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Obedience Results from Grace

by Stephen Davey

A common erroneous belief in Christianity is that the Old Testament is focused on the law and works, and the New Testament is when God introduces salvation by faith alone. Someone who believes this will often compartmentalize God, describing the Old Testament God as “just” and the New Testament God as “merciful.”

But the context of the Ten Commandments and God’s law is saturated in mercy. Before He gives the first command, God gives this preface: “I am the Lord your God, who brought you out of the land of Egypt, out of the house of slavery” (Exodus 20:2).

Remember, God brought His people out of bondage before giving them the law. His mercy and favor were not conditioned on their obedience.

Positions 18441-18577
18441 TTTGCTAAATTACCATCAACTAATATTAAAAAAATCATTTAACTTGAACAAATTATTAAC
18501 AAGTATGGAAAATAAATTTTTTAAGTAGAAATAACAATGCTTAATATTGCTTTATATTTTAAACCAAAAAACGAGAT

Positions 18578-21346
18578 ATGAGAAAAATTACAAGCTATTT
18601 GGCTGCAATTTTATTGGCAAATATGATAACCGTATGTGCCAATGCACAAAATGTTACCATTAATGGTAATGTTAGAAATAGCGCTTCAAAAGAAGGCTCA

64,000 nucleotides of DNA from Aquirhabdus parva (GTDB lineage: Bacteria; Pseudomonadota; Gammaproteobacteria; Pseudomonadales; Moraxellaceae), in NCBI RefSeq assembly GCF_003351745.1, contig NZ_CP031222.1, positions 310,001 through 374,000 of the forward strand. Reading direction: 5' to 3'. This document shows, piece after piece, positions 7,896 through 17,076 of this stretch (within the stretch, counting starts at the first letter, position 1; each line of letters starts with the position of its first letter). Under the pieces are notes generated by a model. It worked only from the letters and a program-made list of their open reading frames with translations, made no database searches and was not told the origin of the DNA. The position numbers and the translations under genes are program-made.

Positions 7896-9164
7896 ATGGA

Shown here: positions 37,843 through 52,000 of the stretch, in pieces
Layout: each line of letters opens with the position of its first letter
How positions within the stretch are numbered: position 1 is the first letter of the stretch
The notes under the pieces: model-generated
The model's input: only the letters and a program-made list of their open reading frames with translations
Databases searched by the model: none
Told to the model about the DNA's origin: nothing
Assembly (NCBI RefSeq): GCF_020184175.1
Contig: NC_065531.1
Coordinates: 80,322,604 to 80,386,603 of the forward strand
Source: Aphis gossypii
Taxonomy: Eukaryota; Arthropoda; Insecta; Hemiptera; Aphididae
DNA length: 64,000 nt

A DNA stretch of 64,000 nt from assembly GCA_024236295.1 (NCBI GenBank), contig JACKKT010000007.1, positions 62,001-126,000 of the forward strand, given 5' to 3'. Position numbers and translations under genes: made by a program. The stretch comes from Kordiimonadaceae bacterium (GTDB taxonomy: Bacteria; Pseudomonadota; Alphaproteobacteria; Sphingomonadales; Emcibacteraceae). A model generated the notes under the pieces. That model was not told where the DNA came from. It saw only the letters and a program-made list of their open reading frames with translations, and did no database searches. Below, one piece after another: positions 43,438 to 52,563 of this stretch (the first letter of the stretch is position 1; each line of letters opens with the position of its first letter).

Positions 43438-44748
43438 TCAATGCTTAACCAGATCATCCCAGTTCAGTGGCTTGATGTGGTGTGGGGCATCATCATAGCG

God did not rescue His people because of their obedience, He commands their obedience because of what He has already done for them.

In the same way, our desire to obey God does not stem from an attempt to earn His favor, but in response to the mercies He lavishes upon us every day.

God prefaces His law with this reminder to demonstrate to His people that their hope does not come from the law, but from its Author, and we also need that reminder today. Legalism attempts to elevate the law over its Author and makes our hope of salvation reliant on our own abilities. But God essentially says here, “I have already rescued you; I have already delivered you. I have already called you and made you Mine, so obey me in these ways.”

In his book, Transforming Grace, Jerry Bridges explained the difference this way: “Under a sense of legalism, obedience is done with a view to meriting salvation or God’s blessing in our lives. Under grace, obedience is a loving response to salvation already provided in Christ.”

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